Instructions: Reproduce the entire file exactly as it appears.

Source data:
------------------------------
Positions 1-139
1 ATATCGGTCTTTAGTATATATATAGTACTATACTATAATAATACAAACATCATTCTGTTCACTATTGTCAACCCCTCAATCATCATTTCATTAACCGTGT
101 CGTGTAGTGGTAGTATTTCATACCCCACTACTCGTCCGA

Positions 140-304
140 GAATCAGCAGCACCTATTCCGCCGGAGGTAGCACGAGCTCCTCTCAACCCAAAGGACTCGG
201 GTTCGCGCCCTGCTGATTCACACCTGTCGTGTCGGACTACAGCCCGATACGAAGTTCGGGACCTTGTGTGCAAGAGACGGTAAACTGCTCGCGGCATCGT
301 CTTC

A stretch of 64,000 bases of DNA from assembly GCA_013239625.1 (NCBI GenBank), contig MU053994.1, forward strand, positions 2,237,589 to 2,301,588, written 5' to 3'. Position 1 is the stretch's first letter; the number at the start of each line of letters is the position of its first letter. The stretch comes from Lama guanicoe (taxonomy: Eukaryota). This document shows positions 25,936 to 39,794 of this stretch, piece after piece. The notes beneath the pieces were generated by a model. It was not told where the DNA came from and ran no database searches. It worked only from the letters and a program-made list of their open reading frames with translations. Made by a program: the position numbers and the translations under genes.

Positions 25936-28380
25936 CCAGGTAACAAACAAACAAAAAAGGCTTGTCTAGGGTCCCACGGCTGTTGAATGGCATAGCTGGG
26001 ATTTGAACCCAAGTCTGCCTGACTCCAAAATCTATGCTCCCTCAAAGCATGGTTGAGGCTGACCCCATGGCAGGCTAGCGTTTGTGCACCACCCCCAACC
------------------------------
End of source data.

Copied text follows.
Positions 1-139
1 ATATCGGTCTTTAGTATATATATAGTACTATACTATAATAATACAAACATCATTCTGTTCACTATTGTCAACCCCTCAATCATCATTTCATTAACCGTGT
101 CGTGTAGTGGTAGTATTTCATACCCCACTACTCGTCCGA

Positions 140-304
140 GAATCAGCAGCACCTATTCCGCCGGAGGTAGCACGAGCTCCTCTCAACCCAAAGGACTCGG
201 GTTCGCGCCCTGCTGATTCACACCTGTCGTGTCGGACTACAGCCCGATACGAAGTTCGGGACCTTGTGTGCAAGAGACGGTAAACTGCTCGCGGCATCGT
301 CTTC

A stretch of 64,000 bases of DNA from assembly GCA_013239625.1 (NCBI GenBank), contig MU053994.1, forward strand, positions 2,237,589 to 2,301,588, written 5' to 3'. Position 1 is the stretch's first letter; the number at the start of each line of letters is the position of its first letter. The stretch comes from Lama guanicoe (taxonomy: Eukaryota). This document shows positions 25,936 to 39,794 of this stretch, piece after piece. The notes beneath the pieces were generated by a model. It was not told where the DNA came from and ran no database searches. It worked only from the letters and a program-made list of their open reading frames with translations. Made by a program: the position numbers and the translations under genes.

Positions 25936-28380
25936 CCAGGTAACAAACAAACAAAAAAGGCTTGTCTAGGGTCCCACGGCTGTTGAATGGCATAGCTGGG
26001 ATTTGAACCCAAGTCTGCCTGACTCCAAAATCTATGCTCCCTCAAAGCATGGTTGAGGCTGACCCCATGGCAGGCTAGCGTTTGTGCACCACCCCCAACC